When I was a young girl in my early teens, my family and I would sometimes head out to the high-end shopping district of Bethesda, Maryland. Being so close to the border of upscale Washington D.C. made the stores a wonderland of goodies to browse through.
There were enticing restaurants, gorgeous clothing boutiques and lots of fine jewelry store windows to drool over. In the midst of one of these storefronts along the eastern sidewalk of Connecticut Avenue were two recessed displays of magnificent rings, pendants, bracelets and earrings under the banner of Wellington Jewels.
I thought I was looking at the biggest, most expensive diamond ring collection I had ever seen. When I found out that the entire collection was simulated, I was floored. They looked so real.
Perhaps it was that experience that imprinted a love of all things that looked rich and luxurious, but that normal people could afford.
Who Was Madame Wellington?
The founder and inventor of the gorgeous Wellington Jewel Collection was an elegant woman by the name of Helen Ver Standig. Her fake diamonds caused a sensation in the jewelry world. She was a tiny woman who left a huge impact on the simulated diamond trade.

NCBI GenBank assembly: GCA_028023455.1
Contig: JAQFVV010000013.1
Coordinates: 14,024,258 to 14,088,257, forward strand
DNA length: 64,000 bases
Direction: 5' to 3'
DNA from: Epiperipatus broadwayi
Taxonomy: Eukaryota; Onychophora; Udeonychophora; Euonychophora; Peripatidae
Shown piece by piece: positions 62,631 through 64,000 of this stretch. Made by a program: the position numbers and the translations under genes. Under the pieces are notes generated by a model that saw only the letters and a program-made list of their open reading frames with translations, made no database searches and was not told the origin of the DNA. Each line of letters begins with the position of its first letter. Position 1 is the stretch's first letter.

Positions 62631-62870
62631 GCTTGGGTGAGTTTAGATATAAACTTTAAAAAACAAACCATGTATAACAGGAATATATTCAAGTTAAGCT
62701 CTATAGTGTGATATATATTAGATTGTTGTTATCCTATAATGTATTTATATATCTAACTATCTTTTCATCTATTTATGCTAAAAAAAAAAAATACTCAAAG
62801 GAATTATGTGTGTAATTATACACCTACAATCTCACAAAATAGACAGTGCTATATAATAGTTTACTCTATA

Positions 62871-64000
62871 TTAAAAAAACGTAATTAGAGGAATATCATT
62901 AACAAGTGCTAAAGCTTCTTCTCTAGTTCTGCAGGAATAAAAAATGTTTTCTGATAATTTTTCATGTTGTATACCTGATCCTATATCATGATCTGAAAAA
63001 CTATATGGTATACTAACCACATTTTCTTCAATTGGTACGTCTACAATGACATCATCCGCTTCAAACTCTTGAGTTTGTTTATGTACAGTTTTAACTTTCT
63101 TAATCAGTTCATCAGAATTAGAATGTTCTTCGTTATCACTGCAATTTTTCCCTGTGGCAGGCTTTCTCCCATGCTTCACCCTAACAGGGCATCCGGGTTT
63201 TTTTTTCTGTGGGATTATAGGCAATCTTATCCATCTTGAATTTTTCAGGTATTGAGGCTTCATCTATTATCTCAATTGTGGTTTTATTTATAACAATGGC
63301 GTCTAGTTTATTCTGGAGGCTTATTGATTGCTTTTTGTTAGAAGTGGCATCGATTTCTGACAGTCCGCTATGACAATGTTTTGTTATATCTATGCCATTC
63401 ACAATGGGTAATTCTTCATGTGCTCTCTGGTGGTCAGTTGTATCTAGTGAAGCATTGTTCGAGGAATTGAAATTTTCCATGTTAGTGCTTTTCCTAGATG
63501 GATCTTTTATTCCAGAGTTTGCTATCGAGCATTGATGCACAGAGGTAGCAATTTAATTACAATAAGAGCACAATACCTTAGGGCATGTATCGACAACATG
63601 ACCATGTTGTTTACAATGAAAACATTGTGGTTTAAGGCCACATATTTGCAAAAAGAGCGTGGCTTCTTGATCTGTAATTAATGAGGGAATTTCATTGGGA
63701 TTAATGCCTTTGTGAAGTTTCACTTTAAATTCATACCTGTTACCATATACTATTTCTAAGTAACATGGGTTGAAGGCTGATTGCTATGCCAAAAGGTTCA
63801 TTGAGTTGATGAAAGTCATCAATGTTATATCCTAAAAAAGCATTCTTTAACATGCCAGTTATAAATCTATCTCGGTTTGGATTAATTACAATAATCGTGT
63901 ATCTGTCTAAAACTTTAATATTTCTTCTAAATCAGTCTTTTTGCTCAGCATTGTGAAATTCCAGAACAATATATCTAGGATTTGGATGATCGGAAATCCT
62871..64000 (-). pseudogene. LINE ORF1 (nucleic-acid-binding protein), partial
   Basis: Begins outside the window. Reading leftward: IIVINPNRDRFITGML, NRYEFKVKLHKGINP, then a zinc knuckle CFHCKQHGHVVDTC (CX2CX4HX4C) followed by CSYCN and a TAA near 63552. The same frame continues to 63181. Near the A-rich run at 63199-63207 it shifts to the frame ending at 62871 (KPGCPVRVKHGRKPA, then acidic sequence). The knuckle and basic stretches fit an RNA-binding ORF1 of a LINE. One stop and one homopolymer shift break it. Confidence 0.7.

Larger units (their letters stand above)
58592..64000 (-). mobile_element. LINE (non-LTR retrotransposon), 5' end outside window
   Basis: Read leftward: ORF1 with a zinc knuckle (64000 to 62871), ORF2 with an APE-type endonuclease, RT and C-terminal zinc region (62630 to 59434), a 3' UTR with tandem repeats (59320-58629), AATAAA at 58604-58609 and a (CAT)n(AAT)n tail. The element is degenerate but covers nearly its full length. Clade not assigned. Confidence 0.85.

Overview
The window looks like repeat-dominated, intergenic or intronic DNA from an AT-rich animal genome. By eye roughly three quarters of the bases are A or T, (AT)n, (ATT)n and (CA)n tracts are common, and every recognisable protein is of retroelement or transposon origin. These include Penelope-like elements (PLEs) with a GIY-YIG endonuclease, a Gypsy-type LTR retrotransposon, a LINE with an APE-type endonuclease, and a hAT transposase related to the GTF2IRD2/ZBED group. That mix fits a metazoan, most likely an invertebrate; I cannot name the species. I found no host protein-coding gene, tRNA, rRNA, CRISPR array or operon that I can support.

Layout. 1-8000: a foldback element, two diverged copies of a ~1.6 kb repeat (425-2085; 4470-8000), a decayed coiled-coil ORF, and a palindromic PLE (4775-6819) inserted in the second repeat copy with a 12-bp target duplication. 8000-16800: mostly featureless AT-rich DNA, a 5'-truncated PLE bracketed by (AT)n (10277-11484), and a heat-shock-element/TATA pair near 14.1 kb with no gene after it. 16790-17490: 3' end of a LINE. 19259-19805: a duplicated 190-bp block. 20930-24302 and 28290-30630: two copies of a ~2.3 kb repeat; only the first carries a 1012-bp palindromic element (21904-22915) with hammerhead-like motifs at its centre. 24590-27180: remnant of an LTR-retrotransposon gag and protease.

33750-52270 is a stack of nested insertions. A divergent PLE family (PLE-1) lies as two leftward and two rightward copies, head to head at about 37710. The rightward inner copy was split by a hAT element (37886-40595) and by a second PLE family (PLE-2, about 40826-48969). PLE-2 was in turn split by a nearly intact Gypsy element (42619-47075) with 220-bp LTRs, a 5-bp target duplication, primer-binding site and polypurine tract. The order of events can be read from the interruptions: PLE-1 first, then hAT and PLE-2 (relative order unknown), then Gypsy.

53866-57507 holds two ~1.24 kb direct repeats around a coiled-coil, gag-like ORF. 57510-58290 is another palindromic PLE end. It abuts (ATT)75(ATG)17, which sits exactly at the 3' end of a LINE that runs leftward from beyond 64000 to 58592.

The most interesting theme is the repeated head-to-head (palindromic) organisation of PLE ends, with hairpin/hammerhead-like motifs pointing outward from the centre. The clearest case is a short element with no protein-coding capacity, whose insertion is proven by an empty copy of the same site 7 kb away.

Socialites And Wealthy Women In The Washington, D.C. Area Wore Wellingtons
Everybody has secrets; including wealthy socialites and those from the upper classes. The beautiful thing about being wealthy is that nobody is going to question whether that huge 4-carat stunner on your finger is real or not. Wellington stones were so real-looking, that even the elite found them worthy of wearing.
What Happened To The Wellington Diamond Collection?
The popularity of QVC Diamonique Jewelry is world-wide. However, few people know that QVC acquired the Wellington Jewels inventory and trade name in the early 1990’s.
What does that mean? For me, that means that every time I see a Diamonique stone, I remember Madame Wellington and the brilliant way she made wearing fake diamonds simply fabulous.